Day 5 started with a long overdue visit to the Rodin Museum located in the historic hotel Biron. Despite ongoing restorations (half of the museum and gardens were closed) it was an awe inspiring visit; great house, great art, great story.
One thing I have to say is that it was nice to see a place that actually looked OLD, at least on the interior. Most things I find here are 'restored' to a state more pristine than their original form. Whats wrong with old sometimes? Being a museum since 1918 has left it a little worn though. The entry foyer was a beautiful space seen above.
The art is amazing of course. The movement found within the pieces is my favorite aspect; these large hands were so expressive and probably my favorite piece.
A (quick) stop next door to the Invalides is also recommended, but you don't need to spend too much time here (unless you're interested in military museums). Check out the chapel and Napolean's tomb (you can't miss it, under the dome!).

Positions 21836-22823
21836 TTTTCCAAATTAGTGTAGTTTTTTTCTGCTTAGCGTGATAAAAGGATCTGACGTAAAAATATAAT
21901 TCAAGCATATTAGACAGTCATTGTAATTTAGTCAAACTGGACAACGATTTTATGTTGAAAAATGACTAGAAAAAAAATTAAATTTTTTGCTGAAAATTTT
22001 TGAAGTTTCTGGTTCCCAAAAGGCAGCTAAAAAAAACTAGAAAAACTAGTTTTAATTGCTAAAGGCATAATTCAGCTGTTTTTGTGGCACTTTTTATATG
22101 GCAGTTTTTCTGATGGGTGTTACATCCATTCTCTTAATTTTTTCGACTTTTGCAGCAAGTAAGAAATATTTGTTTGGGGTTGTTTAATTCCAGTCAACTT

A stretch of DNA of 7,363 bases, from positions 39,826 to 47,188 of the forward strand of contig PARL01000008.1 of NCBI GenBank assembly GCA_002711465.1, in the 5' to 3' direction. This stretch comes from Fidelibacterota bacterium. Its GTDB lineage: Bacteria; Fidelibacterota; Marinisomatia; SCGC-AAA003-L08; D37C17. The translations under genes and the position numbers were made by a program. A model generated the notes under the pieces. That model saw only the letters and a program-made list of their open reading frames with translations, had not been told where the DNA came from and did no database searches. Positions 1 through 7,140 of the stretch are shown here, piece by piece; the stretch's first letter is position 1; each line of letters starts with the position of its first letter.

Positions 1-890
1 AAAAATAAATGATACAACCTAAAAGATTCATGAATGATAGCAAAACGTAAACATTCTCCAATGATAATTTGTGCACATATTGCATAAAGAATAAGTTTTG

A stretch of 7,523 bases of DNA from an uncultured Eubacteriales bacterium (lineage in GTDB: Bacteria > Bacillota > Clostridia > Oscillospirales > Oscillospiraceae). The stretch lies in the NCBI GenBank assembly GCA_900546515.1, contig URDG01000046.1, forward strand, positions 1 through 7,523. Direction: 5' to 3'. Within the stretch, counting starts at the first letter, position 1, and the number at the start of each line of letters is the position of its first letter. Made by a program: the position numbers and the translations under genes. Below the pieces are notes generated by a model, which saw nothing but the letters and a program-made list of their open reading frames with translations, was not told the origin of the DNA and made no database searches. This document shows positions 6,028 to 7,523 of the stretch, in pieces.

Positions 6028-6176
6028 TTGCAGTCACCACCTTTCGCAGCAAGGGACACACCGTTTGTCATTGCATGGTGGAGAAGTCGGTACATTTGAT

After a quick lunch at a local bistro, we jumped on the subway to the Marais to check out the Cognaq-Jay Museum. Often overlooked, the charming museum is housed in a renovated hotel particuleur and is full of 18th century decorative arts and furniture (you KNOW I loved that). Light on substance perhaps but lots of pretty.
Across the street is the enormous Carnavalet Museum - the museum of the city of Paris. The central garden courtyard, seen above, is gorgeous. I had avoided this museum on past trips thinking it would be a dry but I was so wrong.
The museum tells the story of the city through its people and events, not dry numbers and facts. Models of the city and its monuments, paintings of celebrities, period rooms, ephemora from the revolution and different time periods: altogether a fascinating look at an interesting but dramatic city.
The period rooms are lovely, this boiserie was highly detailed. The photo above was of Proust's bedroom recreated along with a number of other celebrities.
A bust of architect Mansart lines one of the many stair wells. Don't miss the Carnavalet! Lesson learned.